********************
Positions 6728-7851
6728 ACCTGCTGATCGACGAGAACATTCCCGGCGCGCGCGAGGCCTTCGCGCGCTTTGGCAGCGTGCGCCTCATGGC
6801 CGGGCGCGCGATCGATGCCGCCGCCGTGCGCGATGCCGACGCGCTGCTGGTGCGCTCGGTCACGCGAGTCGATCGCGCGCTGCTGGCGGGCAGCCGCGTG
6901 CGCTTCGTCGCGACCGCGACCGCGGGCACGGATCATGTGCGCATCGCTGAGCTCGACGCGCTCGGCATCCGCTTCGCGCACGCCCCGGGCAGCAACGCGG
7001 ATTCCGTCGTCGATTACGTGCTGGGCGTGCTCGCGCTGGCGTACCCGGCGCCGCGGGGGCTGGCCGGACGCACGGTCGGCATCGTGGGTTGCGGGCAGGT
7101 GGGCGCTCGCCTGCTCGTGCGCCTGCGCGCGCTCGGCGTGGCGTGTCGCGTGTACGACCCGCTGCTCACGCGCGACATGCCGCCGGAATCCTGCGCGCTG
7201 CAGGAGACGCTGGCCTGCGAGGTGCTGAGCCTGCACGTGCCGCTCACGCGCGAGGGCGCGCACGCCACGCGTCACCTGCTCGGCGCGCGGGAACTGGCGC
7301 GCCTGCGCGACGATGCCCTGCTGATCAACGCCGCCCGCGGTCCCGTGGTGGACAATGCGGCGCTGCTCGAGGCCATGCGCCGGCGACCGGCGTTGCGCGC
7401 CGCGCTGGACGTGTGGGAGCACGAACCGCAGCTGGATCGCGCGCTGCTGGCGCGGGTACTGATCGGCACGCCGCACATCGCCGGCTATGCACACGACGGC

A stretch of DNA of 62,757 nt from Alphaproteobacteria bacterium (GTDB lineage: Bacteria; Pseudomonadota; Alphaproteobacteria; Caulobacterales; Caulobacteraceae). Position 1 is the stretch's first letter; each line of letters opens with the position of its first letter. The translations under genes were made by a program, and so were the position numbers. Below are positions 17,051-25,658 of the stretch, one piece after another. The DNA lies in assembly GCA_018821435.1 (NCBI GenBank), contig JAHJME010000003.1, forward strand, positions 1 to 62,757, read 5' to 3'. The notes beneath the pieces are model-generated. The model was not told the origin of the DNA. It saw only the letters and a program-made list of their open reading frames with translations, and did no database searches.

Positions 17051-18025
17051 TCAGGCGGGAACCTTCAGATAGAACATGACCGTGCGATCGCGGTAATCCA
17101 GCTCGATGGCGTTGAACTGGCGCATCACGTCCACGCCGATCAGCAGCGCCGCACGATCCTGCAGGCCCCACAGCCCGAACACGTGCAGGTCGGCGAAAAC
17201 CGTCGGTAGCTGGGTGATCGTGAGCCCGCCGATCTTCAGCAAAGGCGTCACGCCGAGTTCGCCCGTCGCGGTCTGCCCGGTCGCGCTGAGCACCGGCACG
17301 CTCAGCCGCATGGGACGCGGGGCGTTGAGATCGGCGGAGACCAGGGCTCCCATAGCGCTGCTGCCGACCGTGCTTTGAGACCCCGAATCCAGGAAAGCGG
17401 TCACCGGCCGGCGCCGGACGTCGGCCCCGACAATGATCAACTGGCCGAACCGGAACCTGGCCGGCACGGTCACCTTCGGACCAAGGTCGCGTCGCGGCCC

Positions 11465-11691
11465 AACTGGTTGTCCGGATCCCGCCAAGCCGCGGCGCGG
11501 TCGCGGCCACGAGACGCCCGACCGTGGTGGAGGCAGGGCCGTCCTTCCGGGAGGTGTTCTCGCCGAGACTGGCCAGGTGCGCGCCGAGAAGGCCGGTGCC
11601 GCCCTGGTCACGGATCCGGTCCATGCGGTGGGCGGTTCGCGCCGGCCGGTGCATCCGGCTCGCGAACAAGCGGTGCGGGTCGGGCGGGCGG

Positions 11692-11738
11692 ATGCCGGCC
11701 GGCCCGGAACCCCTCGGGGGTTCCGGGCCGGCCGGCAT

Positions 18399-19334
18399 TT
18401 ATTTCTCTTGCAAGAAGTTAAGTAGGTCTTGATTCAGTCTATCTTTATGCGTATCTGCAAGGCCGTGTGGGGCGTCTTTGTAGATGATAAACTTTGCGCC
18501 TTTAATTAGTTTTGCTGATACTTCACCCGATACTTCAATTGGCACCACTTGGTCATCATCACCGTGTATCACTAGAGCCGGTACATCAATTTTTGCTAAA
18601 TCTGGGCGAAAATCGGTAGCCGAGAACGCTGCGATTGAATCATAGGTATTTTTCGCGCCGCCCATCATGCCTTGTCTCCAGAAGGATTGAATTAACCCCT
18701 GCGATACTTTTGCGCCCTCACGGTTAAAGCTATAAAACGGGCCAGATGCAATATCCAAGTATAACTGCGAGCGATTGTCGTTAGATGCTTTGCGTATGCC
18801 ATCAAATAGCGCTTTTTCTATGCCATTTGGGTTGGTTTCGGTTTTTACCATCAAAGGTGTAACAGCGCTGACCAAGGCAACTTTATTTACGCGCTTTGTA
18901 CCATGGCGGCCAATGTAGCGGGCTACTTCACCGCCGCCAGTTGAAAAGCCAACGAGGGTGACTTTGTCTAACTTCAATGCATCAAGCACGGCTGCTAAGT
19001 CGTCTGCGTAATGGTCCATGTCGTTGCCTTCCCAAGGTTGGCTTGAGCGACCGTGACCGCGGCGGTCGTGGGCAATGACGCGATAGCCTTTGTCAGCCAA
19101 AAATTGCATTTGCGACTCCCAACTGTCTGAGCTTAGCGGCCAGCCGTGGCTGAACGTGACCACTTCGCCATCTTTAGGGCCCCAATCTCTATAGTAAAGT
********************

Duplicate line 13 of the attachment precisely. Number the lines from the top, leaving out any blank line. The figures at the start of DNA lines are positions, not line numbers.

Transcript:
17101 GCTCGATGGCGTTGAACTGGCGCATCACGTCCACGCCGATCAGCAGCGCCGCACGATCCTGCAGGCCCCACAGCCCGAACACGTGCAGGTCGGCGAAAAC